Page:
Filing Child Support Taxes
Child support can be burdening for both parties. Here is what you need to know about filing child support taxes.
Filing Child Support Taxes: Using Child Support as a Tax Deduction
People often come to me with questions about how their court orders are going to affect their taxes. It’s very important to seek both the advice of an attorney and also the advice of an accountant when you have questions about how your court orders affect your taxes. Generally, child support is not taxable or considered a tax deduction by the court and also by the IRS. Child support needs to be declared through your tax filing, but it isn’t going to be treated as a deductible to you, the payer, or as income to the party receiving the payments.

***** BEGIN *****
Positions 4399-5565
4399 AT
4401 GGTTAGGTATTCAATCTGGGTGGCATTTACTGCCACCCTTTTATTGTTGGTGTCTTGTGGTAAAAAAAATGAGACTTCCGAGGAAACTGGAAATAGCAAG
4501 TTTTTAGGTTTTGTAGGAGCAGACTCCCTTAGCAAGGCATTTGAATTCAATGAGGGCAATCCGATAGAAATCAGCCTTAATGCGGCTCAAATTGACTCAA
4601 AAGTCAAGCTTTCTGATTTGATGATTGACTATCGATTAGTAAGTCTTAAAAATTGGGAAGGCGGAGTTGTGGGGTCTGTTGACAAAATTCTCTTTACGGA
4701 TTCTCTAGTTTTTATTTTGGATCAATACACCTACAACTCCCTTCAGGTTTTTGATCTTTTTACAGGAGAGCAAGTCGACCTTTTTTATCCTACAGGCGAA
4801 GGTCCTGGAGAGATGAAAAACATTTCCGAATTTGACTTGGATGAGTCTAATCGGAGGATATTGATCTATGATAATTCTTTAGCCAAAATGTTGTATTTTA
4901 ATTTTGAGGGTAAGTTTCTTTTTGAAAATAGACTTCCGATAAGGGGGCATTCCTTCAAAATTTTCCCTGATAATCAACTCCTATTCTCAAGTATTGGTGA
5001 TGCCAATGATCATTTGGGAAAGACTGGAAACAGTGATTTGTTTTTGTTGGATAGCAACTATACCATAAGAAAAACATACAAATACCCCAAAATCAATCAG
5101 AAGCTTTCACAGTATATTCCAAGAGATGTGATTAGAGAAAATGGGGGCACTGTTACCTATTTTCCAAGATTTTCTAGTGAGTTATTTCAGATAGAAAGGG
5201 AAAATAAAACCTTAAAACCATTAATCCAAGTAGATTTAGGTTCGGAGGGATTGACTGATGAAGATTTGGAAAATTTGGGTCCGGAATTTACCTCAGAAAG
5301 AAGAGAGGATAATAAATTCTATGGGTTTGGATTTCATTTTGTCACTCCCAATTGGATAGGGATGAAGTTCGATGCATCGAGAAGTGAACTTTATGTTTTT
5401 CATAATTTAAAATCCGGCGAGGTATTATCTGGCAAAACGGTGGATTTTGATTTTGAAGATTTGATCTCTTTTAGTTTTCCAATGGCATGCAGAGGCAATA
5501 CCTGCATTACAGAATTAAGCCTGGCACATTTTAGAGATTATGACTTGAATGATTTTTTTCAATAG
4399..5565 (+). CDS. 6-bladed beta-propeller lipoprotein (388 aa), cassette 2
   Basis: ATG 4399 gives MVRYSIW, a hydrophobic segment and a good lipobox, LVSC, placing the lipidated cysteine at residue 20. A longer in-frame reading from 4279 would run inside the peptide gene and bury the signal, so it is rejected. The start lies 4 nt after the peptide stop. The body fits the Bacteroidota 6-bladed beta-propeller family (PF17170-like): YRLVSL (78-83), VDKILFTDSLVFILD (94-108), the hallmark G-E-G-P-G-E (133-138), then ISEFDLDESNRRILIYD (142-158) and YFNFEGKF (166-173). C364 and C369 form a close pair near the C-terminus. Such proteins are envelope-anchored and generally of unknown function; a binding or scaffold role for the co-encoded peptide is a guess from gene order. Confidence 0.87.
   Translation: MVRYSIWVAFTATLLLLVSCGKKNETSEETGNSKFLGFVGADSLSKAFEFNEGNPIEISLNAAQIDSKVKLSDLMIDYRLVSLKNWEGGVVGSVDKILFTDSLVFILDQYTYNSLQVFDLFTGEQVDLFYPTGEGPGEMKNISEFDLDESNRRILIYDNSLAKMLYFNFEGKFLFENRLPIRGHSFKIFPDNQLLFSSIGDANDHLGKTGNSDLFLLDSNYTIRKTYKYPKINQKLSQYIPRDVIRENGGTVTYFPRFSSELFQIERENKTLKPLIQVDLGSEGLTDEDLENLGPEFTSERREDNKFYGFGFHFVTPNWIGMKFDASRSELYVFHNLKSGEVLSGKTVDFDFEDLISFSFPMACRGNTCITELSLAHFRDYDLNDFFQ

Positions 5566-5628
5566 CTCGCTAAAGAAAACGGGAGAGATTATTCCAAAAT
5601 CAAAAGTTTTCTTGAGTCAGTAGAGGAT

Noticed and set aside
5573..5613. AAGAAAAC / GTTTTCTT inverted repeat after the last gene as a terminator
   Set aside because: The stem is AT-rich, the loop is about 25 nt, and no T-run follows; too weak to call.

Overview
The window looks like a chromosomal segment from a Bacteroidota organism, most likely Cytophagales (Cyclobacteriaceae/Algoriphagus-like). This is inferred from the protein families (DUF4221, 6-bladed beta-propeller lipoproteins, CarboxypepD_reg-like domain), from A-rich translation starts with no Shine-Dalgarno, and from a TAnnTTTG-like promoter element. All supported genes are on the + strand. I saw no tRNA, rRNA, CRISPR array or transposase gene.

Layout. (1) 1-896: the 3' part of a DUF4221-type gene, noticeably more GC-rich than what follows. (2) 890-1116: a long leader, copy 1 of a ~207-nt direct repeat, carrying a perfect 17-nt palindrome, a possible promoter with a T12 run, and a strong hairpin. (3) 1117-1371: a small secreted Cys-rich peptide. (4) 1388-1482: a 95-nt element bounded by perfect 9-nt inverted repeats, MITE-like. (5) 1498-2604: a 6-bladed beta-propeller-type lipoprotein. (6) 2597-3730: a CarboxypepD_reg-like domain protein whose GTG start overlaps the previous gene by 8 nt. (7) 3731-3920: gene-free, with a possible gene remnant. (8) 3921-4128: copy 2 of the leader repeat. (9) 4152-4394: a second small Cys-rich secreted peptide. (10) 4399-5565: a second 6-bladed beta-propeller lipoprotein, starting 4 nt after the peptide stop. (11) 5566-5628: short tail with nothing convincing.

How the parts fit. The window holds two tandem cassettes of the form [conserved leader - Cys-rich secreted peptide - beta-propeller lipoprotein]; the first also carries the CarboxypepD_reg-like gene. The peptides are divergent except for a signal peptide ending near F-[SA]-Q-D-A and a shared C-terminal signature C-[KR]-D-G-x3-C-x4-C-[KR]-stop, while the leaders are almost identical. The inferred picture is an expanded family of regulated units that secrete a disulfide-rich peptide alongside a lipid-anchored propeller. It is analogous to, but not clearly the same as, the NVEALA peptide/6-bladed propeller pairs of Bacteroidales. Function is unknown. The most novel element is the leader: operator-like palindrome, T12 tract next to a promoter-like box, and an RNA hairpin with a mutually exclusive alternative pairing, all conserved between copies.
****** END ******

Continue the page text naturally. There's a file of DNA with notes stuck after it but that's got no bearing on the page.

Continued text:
Filing Child Support Taxes: Claiming the Children on Your Taxes
I am regularly asked whether or not the parties can claim the children as dependents on taxes. It’s important to ask your questions as they relate to your divorce and your tax implications to an attorney and also to an accountant. That’s one of the issues that your attorney is going to help resolve through the divorce process, who can claim the children and in what years. If you’re not able to reach a resolution in that matter, the court does not have jurisdiction to determine that issue.
Neither the family court nor the supreme court will be able to make that determination for you. You and the other party will have to reach a resolution of that issue between you. Generally, parties tend to agree that if there is child support being paid and if that child support is current, then both parties would be able to share the tax dependents claim. There’s a form that needs to be filled out by both parties in order to effectuate the sharing of those claims. You should definitely talk to your attorney about how to share the tax dependency, that that form is filled out with the IRS.
If you have questions about filing child support taxes, please contact our Buffalo office to schedule a free consultation today!